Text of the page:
Baldwin Wallace Student Lands In Tunisia On State Department Scholarship
Lake Catholic High School Graduate Spends Summer 2012 Mastering a “Critical Need Foreign Language” in Intensive Overseas Training
Elise Wallis is spending the summer far from her hometown of Euclid. The rising senior at Baldwin Wallace University is in Tunisia mastering Arabic on a highly competitive Critical Language Scholarship from the U.S. Department of State.
Wallis was among 631 students selected from more than 5,200 student applicants, “which places the Critical Language Scholarship among some of the most competitive scholarship competitions in the United States,” according to the program website.
Program Stresses Intensive Language Instruction
The Critical Language Scholarship offers “summer language institutes overseas in thirteen critical need foreign languages,” providing fully-funded “intensive language instruction and structured cultural enrichment experiences for U.S. citizen undergraduate, Master’s and Ph.D. students.”
“I have Arabic lessons four hours each day, which includes three hours of Modern Standard Arabic and one hour Tunisian dialect,” Wallis reported. “The program is slightly more hours of classroom study than a student would receive in an academic year of Arabic at a university in the U.S.”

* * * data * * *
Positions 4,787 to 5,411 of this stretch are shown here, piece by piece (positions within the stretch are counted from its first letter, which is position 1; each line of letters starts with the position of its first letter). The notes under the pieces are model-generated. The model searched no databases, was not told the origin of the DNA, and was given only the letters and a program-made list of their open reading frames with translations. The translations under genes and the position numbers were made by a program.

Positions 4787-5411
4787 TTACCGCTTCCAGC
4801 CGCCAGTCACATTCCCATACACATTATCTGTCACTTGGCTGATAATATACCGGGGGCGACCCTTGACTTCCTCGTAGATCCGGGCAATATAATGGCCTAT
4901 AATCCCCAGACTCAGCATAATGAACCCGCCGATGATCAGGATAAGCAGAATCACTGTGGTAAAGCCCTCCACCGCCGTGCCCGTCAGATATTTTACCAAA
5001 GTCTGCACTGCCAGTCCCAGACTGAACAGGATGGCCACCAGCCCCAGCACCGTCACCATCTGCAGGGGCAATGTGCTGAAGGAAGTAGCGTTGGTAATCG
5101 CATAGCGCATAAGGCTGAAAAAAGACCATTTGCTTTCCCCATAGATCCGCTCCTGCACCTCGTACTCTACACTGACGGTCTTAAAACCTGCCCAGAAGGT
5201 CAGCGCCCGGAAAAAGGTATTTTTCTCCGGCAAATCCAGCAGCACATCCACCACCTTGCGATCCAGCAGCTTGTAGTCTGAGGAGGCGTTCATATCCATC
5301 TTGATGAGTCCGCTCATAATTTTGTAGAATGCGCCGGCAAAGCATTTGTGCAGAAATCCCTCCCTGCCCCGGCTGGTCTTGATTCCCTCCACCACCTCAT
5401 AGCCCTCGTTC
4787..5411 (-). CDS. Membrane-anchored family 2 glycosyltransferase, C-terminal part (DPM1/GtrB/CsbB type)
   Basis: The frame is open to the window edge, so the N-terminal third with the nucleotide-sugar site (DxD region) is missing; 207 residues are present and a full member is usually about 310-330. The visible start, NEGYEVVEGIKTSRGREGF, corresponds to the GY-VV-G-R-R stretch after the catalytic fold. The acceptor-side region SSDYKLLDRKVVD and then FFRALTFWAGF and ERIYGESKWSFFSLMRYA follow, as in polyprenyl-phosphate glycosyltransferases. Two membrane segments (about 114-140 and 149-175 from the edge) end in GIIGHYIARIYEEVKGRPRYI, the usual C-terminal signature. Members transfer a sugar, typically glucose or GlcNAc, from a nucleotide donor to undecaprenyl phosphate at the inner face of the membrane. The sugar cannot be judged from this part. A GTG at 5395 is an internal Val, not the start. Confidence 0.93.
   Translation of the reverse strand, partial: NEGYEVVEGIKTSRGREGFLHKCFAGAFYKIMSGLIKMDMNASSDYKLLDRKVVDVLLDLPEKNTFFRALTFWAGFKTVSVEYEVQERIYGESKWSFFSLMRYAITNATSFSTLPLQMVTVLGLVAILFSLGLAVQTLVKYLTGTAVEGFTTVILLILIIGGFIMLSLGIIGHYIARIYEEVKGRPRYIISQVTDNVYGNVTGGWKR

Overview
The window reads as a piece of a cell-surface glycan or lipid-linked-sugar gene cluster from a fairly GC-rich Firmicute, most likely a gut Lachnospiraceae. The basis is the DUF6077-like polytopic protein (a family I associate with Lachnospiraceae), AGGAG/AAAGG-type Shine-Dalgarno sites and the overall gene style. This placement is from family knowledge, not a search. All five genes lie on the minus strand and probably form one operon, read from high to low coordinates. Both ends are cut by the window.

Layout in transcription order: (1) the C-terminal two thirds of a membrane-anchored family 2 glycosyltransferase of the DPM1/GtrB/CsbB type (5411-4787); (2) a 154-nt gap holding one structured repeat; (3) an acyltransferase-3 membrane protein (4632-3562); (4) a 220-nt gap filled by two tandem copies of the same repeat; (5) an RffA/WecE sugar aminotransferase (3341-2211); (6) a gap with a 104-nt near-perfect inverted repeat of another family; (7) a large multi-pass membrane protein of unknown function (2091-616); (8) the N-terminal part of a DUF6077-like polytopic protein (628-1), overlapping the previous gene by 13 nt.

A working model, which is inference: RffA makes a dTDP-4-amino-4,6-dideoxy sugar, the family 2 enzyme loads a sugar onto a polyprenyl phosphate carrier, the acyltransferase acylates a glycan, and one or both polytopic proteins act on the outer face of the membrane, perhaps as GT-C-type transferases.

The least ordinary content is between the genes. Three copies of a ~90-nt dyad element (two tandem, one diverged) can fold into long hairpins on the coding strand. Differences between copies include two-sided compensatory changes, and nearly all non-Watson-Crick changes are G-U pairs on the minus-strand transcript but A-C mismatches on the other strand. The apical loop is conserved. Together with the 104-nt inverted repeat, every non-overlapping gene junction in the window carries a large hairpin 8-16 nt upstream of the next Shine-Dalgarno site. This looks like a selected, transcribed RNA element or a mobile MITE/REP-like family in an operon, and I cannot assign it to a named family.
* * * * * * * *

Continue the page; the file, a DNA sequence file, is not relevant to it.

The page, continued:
“Being chosen for this competitive program is a wonderful honor and opportunity for Elise who will be one of the first students to graduate with a minor in BW’s new National Security track in International Studies next spring,” said Judy Krutky, Professor of Political Science and International Studies.
A typical day for Elise consists of waking up at 6 a.m., studying while eating breakfast, walking to school (about ten minutes from her host family’s home), taking Arabic class from 8:30 a.m. -1 p.m., then eating lunch, tutoring, and speaking practice in the afternoon until 4 p.m., and homework from 5 p.m. until midnight.
Demanding but "Enjoyable" Preparation for the Future
“While the academic facet of the program is quite demanding, the CLS faculty and staff really make learning the language both engaging and enjoyable,” Wallis said. Both Wallis and her BW professor agree that the diligence will pay dividends.
“By studying in Tunisia Elise will learn the language and culture of the country and will better understand the thinking of the people who started the popular demonstrations which marked the Arab Spring,” Krutky said. “This provides excellent preparation for graduate school or government services in a variety of areas.”
After two weeks managing the rigorous study schedule, Wallis is still enthusiastic about Tunisia and the program. “I love it here!” she said.